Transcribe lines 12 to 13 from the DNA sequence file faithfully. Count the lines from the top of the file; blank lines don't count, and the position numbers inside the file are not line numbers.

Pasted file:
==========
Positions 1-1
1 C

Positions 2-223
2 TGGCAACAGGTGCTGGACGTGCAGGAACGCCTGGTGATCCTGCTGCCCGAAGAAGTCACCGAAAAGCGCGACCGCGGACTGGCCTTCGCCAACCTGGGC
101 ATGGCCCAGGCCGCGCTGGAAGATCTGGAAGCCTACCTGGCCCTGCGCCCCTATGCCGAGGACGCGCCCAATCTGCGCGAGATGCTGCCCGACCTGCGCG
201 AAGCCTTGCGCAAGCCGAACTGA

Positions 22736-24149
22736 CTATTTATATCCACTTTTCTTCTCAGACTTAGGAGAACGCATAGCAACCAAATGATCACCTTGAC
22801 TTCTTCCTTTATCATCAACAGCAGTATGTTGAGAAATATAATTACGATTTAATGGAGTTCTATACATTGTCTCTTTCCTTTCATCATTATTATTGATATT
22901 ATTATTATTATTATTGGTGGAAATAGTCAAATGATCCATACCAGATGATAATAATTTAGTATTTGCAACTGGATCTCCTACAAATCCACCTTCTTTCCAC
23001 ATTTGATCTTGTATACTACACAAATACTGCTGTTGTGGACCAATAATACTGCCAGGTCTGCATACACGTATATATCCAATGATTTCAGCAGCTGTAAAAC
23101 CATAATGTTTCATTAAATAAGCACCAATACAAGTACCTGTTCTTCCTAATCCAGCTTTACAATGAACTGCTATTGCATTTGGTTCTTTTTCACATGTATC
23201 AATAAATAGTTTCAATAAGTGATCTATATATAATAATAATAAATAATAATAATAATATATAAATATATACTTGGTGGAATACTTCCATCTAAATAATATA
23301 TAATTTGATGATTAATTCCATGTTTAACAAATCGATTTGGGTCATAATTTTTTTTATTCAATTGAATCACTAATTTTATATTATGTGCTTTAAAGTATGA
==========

23101 CATAATGTTTCATTAAATAAGCACCAATACAAGTACCTGTTCTTCCTAATCCAGCTTTACAATGAACTGCTATTGCATTTGGTTCTTTTTCACATGTATC
23201 AATAAATAGTTTCAATAAGTGATCTATATATAATAATAATAAATAATAATAATAATATATAAATATATACTTGGTGGAATACTTCCATCTAAATAATATA